We stand poised at the edge of history. We are about to confront a demographic shift of enormous magnitude: increasing longevity, declining fertility, and the aging of the baby boom are triggering an enormous "age wave." This wave has the potential to create vibrant new stages of life with positive roles for the multiplying ranks of elders--and an equally compelling potential for social, financial and political catastrophe.
For many, life's prolonged second half will be a time to chart a new course. We'll have the time and resources to reverse past failures or build on past victories, perhaps changing careers, taking a sabbatical, or returning to school. With longer life spans, there will also be sufficient time to take a more active and contributing role in the lives of our children, grandchildren and community life.
For others, however, this "longevity bonus" will be fraught with pain and suffering. As bodies suffer and minds fail, tens of millions of us could wind up spending our final decades struggling with depressing loneliness and unrelenting pain. Large numbers of tomorrow's elders could also wind up impoverished, left stranded by an absence of financial preparedness and dwindling old age entitlements.
And who will pay for all of this? Can our country afford to have tens of millions of us living to 80? Or 100? Will existing pensions and entitlement programs survive long enough for us to reap even part of what we are hoping for? Can our current health care system handle the onslaught of chronic degenerative diseases, such as Alzheimer's? Can we wipe out this dreaded disease - and others - before they become the sinkhole into which 21st America falls? Can we envision - and bring to life a new "purpose" to maturity? And who of our leaders has the wisdom, courage and vision to chart the smart course?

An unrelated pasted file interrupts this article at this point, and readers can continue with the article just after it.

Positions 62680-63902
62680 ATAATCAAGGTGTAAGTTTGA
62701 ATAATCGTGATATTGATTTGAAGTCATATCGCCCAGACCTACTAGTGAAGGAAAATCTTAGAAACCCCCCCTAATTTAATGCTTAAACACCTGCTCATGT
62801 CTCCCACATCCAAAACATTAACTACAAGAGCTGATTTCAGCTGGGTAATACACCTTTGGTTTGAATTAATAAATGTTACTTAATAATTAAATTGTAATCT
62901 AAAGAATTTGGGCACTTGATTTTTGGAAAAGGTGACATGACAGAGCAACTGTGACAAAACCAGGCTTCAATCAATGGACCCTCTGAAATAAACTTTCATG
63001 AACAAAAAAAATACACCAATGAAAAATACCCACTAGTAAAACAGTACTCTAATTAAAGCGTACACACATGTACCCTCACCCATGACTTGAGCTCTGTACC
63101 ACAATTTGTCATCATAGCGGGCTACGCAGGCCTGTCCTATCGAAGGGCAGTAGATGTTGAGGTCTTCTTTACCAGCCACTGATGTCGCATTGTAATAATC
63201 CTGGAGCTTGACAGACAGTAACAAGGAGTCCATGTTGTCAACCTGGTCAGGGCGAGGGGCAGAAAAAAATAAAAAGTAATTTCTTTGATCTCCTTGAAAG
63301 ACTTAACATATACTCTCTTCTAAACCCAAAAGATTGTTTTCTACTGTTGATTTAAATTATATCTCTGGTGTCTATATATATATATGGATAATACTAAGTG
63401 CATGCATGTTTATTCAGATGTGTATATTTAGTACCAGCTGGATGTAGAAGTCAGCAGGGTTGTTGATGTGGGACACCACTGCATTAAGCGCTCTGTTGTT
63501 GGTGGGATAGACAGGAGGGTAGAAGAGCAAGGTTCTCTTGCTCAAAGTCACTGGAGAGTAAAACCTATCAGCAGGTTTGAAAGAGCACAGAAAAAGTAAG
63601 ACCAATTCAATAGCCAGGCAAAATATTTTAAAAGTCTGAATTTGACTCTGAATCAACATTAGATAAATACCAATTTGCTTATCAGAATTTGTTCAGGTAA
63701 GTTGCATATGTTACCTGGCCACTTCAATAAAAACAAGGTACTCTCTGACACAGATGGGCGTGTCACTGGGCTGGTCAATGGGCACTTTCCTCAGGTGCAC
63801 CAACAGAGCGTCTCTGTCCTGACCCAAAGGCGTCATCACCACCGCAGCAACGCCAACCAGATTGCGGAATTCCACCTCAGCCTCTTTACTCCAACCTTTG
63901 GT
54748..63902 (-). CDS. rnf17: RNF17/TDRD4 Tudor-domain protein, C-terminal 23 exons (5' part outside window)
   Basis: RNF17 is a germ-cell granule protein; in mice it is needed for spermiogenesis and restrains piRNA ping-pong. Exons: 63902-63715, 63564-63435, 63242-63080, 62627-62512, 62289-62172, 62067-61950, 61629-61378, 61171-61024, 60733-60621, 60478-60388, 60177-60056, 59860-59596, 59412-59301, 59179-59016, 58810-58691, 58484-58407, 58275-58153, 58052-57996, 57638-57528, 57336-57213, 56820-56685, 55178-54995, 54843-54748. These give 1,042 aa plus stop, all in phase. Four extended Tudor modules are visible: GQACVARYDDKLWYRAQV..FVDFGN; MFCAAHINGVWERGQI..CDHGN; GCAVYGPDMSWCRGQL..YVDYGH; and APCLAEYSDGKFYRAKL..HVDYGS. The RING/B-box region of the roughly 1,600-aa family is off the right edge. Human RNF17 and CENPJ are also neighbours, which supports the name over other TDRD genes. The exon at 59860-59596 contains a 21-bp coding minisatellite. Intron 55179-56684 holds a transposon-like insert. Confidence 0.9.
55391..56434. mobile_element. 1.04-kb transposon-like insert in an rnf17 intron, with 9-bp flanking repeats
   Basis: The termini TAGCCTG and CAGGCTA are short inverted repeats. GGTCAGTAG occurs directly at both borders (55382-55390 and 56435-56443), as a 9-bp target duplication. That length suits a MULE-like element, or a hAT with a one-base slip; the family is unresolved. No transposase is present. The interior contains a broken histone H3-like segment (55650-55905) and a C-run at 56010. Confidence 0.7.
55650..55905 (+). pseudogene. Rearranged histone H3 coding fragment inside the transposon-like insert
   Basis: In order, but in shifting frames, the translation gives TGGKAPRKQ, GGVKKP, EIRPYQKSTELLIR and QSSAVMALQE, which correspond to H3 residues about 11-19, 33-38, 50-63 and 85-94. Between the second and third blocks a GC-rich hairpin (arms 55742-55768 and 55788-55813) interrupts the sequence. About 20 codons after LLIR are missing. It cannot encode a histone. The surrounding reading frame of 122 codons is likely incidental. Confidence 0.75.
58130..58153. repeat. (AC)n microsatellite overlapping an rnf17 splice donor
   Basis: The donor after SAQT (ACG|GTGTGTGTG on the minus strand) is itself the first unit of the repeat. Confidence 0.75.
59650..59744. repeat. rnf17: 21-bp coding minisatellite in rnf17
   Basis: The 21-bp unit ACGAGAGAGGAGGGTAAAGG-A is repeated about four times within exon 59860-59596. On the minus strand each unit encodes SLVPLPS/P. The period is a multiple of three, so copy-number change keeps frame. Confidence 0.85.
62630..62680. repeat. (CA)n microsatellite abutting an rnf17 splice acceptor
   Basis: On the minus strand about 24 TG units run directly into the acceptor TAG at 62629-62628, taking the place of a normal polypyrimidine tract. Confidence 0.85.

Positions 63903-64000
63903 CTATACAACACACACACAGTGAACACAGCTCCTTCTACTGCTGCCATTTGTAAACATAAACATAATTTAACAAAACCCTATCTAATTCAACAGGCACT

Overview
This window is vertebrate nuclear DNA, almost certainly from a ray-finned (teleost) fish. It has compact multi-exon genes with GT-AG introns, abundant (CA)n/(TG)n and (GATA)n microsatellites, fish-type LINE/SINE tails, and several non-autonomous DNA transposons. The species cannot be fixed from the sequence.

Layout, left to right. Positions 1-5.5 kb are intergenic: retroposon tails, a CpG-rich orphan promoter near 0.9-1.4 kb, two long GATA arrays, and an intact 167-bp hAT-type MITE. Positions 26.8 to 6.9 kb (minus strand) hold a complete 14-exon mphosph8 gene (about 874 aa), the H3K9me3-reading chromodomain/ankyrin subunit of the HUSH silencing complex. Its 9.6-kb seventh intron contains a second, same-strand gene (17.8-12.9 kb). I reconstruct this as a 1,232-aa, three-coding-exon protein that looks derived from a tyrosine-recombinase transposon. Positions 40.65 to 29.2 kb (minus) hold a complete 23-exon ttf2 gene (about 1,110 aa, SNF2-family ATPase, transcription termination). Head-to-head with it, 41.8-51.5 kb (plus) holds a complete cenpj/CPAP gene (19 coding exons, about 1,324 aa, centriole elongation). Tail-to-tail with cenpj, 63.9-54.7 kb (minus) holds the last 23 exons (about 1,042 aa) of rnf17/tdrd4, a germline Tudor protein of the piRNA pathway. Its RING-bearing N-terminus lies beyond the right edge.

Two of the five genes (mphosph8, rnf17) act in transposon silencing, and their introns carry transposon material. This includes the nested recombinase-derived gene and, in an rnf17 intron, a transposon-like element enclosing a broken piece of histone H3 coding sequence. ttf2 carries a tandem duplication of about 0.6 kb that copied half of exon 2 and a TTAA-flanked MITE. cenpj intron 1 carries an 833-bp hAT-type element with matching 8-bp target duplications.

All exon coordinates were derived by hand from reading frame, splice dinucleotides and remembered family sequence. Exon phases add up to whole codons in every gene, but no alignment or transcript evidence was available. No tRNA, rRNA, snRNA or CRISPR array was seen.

In this keynote address, which was part of the general session of the recent joint convention of the American Society on Aging and the National Council on Aging, I found myself raging against America's unpreparedness for the aging of our society, challenging our misaligned health care system, sounding a wake-up call to our financially irresponsible population, questioning the new purpose of aging and lambasting our leaders for their shortsightedness in public policies pertaining to the age wave.
After having spent, 35 years studying (and worrying about) these issues, I offer these 16 minutes to you as a wake-up call, and with the deepest hope that in the years ahead, we can - and will - do the right thing.
Ken Dychtwald Ph.D., is a gerontologist, psychologist, documentary film-maker, public speaker and author of sixteen books, including Age Wave, Healthy Aging, Age Power: How the 21st Century Will be Ruled by the New Old, The Power Years: A User's Guide to the Rest of Your Life, Gideon's Dream: A Tale of New Beginnings and his latest A New Purpose: Redefining Money, Family, Work, Retirement and Success. He has served as a fellow of the World Economic Forum and is widely considered to be North America's most visionary and original thinker regarding the lifestyle, economic, health care, workforce and marketplace implications of the age wave.
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